The salty blue cheese and the spiced fruit were a great combination.  The ricotta being somewhat flavorless just added great texture – a perfect creaminess.

It was really good.  Next time I make persimmon chicken I am going to make sure I have enough leftover to do this.  Plus I will make sure I have mozzarella, ricotta, and gorgonzola on hand.  Although a mild cheddar might due in place of the mozzarella.

What do you think?  Sound good to you?  What could we add to make it even better?

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Dancing With Persimmons

Posted by terrepruitt on November 13, 2014

Dance Exercise, Nia, Nia at the City of San Jose, Nia classes in the South Bay, Nia Teacher, Nia Class, San Jose Nia, Nia San Jose, Nia workout, Nia, Zumba, PiYo, Gentle Yoga, Group Ex City of San Jose, San Jose Group Ex classes, YMCAOk, not really, but Salsa is a dance.  In my post where I had asked what to make with all the winter fruits and veggies I said I had about seven persimmons and I did.  I didn’t know what to do with them and I know we are going to be get more in the next delivery.  I know I can always make Fancy Toast, but I wanted something else to do with them.  All I found when doing a quick search on the internet were cookies and cakes.  I wanted a savory persimmon recipe.  So I searched for “savory persimmon recipes” and I found one on the ad infested Organic Authority.  It is a persimmon salsa.  I thought, “Why not?”  So below is my version of Persimmon Salsa, which is not too much different from theirs.  I just cut up the persimmon smaller, used tablespoons instead of teaspoons, and used a different, milder, pepper.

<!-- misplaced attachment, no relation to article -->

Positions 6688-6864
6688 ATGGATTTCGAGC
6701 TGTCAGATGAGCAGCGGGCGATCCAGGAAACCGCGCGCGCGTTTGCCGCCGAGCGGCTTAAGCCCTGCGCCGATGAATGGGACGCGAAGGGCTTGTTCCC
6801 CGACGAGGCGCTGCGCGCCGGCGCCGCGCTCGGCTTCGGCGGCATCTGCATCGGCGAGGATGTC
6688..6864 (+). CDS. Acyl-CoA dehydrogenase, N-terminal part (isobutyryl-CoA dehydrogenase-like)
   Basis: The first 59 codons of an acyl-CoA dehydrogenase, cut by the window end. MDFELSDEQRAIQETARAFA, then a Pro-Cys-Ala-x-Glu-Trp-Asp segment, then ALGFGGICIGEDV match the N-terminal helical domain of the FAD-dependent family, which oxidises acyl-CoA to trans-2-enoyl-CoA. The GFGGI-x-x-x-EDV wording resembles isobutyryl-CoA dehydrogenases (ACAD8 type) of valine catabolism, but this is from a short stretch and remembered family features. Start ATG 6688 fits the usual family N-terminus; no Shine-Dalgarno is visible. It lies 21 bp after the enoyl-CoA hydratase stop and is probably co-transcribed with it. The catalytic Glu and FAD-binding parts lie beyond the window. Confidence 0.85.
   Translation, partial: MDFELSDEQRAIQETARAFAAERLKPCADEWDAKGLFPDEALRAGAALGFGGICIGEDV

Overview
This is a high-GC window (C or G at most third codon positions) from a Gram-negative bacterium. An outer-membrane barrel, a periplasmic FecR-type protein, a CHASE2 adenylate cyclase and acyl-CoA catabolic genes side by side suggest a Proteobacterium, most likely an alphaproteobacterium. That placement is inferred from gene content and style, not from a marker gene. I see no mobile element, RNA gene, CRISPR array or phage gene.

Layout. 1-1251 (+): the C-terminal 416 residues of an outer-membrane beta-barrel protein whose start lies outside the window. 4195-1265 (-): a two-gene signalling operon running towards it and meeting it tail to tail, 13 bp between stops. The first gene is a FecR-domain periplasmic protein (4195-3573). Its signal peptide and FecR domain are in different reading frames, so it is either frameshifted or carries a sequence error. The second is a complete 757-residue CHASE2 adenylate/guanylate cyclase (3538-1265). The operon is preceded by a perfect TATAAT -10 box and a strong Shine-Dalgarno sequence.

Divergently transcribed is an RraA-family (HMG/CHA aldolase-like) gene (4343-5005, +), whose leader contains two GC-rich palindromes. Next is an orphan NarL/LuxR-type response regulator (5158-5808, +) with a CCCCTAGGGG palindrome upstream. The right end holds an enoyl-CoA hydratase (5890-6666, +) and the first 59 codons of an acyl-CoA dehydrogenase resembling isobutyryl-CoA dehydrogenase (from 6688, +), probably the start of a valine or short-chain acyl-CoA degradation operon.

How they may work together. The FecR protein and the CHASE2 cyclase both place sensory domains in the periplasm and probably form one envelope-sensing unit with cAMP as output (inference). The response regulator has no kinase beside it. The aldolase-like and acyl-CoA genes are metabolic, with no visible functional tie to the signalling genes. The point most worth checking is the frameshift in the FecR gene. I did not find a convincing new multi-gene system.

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Persimmon SalsaDance Exercise, Nia, Nia at the City of San Jose, Nia classes in the South Bay, Nia Teacher, Nia Class, San Jose Nia, Nia San Jose, Nia workout, Nia, Zumba, PiYo, Gentle Yoga, Group Ex City of San Jose, San Jose Group Ex classes, YMCA

5 small Fuyu persimmons
2 tbsp minced shallots
1 tbsp PLUS 1 tsp lemon juice
1 tbsp minced fresh basil
2 tbsp minced fresh mint
1 tbsp minced fresh ginger
1 tbsp minced Anaheim pepper
salt
pepper

Peel the persimmons and cut into tiny chunks.  Mix the shallots, lemon juice, basil, mint, ginger, and pepper in a bowl.  Season with salt and pepper.  Let the flavors meld together for at least two hours.  Then serve however you would like.

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Dance Exercise, Nia, Nia at the City of San Jose, Nia classes in the South Bay, Nia Teacher, Nia Class, San Jose Nia, Nia San Jose, Nia workout, Nia, Zumba, PiYo, Gentle Yoga, Group Ex City of San Jose, San Jose Group Ex classes, YMCAMy idea was to let my hubby munch on it as an appetizer.  I wanted to serve it on crackers. That is why I cut up the persimmons really small.  If I were just going to plop in on some meat, I might not finely “chop” the persimmons.  Even though I thought I would have leftovers and would end up putting some of it on chicken (or perhaps pork), I thought I’d start small since its original purpose is to pile it onto crackers.